Sense of Place—and Loss: Facing Change through Folklife, Science, and the Arts
Local Learning has been collaborating with Louisiana partners to design and facilitate an ongoing series of workshops to help sustain the traditional cultures of coastal Louisiana. The tools of folklore in education provide access to information about culture, methods to document and learn from local experts, and models to inform next steps to strengthen communities.
The next workshop facilitated by Local Learning
Wednesday, March 25, 2020, 10 a.m. – 2 p.m. CANCELLED. Will be rescheduled. Stay tuned for more info.
Century Room inside Guidry Stadium at Nicholls State University, Thibodaux
If we only have three more generations living in coastal Louisiana,
what should we be doing now?
Behind the national headlines about dramatic land loss in coastal Louisiana live traditional and contemporary artists who explore and incorporate their environment, ecology, and culture into their work. Likewise, scientists examine species, patterns of disruption, and future scenarios. What may scientists learn from artists, and vice versa? How may art-science collaborations reach communities at risk, and how can this inform a sense of direction about what matters to community members?
The Bayou Culture Collaborative invites regional artists, policy makers, community members, and scientists to a free immersive workshop to spend time together and with presenters who work in folklife, the sciences, and the arts to inspire advocacy and creativity in the face of land loss and cultural shifts. Presenters include Monique Verdin, artist/author; Shana Walton, Nicholls State University; and Gary LaFleur, Nicholls State University Center for Bayou Studies. The workshop will be facilitated by Lisa Rathje, Director of Local Learning: The National Network for Folk Arts in Education.
This is an engaging opportunity to learn, be a part of formative discussions, and network with others from diverse backgrounds who are working in and entwined with the regional culture and ecology of coastal Louisiana.
Space is limited. We’ll provide lunch, so we ask you to register today! For information or to register contact Nicole Babin at BTNEP, 985-447-0868, Nicole@btnep.org.
This workshop is presented in partnership with Barataria-Terrebonne National Estuary Program.
Past Local Learning BCC workshops:
A free workshop Saturday, September 21, 10 a.m. – 3 p.m., Acadiana Center for the Arts, 101 West Vermilion Street, Lafayette with Paddy Bowman, Founding Director of Local Learning, and Brandon Ballengée, visual artist and biologist, Louisiana State University
The Bayou Culture Collaborative invites regional artists and scientists to a free workshop to spend time together and with presenters who work in folklife, the sciences, and the arts to inspire advocacy and creativity in the face of land loss and cultural shifts. This is an opportunity for traditional artists (such as craftspeople and musicians), contemporary artists (such as visual artists, dancers, musicians, writers), and scientists (such as biologists, ecologists, botanists). Space is limited so register today by contacting Paige Krause at the AcA, 337-233-7060 x 232 email@example.com. Learn about the Bayou Culture Collaborative at www.louisianafolklife.org/bayouculture.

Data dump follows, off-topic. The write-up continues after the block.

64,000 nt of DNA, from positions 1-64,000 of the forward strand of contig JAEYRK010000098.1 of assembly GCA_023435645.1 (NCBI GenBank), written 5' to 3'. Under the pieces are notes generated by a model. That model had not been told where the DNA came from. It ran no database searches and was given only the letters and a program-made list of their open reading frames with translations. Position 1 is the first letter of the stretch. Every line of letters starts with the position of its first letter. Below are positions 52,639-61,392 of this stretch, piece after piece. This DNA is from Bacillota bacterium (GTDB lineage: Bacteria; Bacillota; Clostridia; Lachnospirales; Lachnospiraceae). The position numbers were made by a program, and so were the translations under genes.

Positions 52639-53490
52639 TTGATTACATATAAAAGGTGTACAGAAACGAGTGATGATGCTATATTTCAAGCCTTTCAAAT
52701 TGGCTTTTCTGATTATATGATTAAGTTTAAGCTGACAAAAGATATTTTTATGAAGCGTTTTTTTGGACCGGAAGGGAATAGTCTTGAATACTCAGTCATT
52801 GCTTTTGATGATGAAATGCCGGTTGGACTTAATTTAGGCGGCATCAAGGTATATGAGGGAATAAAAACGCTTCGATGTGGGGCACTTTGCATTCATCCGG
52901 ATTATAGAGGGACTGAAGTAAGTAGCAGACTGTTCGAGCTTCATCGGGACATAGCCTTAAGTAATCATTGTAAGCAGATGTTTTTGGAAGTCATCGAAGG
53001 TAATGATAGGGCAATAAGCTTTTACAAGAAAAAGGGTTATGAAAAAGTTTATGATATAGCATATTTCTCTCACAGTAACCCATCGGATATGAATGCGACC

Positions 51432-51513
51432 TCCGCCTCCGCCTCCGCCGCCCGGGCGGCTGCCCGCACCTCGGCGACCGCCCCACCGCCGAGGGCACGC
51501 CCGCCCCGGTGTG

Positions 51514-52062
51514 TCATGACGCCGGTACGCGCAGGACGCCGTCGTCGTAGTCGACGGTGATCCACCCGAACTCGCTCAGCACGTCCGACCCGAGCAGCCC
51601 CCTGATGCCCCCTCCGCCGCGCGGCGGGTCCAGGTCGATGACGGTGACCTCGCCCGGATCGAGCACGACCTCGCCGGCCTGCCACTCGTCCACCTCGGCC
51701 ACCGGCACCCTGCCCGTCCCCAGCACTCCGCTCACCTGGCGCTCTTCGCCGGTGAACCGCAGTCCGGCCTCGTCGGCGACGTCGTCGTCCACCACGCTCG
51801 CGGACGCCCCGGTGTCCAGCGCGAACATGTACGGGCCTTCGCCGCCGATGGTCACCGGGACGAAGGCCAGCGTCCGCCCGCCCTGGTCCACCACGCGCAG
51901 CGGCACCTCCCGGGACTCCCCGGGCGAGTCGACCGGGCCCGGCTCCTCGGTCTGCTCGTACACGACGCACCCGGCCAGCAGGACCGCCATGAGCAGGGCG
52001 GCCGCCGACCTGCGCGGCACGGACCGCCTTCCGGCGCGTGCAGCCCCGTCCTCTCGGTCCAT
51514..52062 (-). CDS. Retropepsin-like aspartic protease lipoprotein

Presenters include Prosanta Chakrabarty, Associate Professor and Curator of Ichthyology at LSU; Suzanne Fredericq, UL Professor of Biology; Janie Luster, traditional Houma artist; Lynda Frese, visual artist and UL Professor Emerita. See bios below.
Presenters for Artists and Scientists Facing Change
Brandon Ballengée is a visual artist, biologist, and environmental educator based in Louisiana. He creates transdisciplinary artworks inspired from his ecological field and laboratory research. Since 1996, a central investigation focus has been the occurrence of developmental deformities and population declines among amphibians. In 2009, he and SK Sessions published “Explanation for Missing Limbs in Deformed Amphibians” in the Journal of Experimental Zoology and received international media attention. This scientific study inspired the book Malamp: The Occurrence of Deformities in Amphibians (Arts Catalyst & Yorkshire Sculpture Park, UK) and a solo exhibition at the Royal Institution of Great Britain in London. In 2014 he received his PhD in Transdisciplinary Art and Biology from Plymouth University (UK) in association with Zürich University of the Arts and Applied Sciences (Switzerland). Currently, he is a Postdoctoral Researcher in the LSU Biological Sciences Department, studying the impact on fishes from the 2010 Gulf of Mexico oil spill. His project, Crude Life Portable Museum: A Citizen Art and Science Investigation of Gulf of Mexico Biodiversity after the Deepwater Horizon Oil Spill, is ongoing. Ballengée’s artwork has been exhibited throughout the U.S. and internationally in more than 20 countries and featured in major U.S. and international publications. His exhibit, Frameworks of Absence, focuses on biodiversity by highlighting animals that have been lost to extinction. It has toured since 2006 and is currently at the Louisiana Art and Science Museum in Baton Rouge.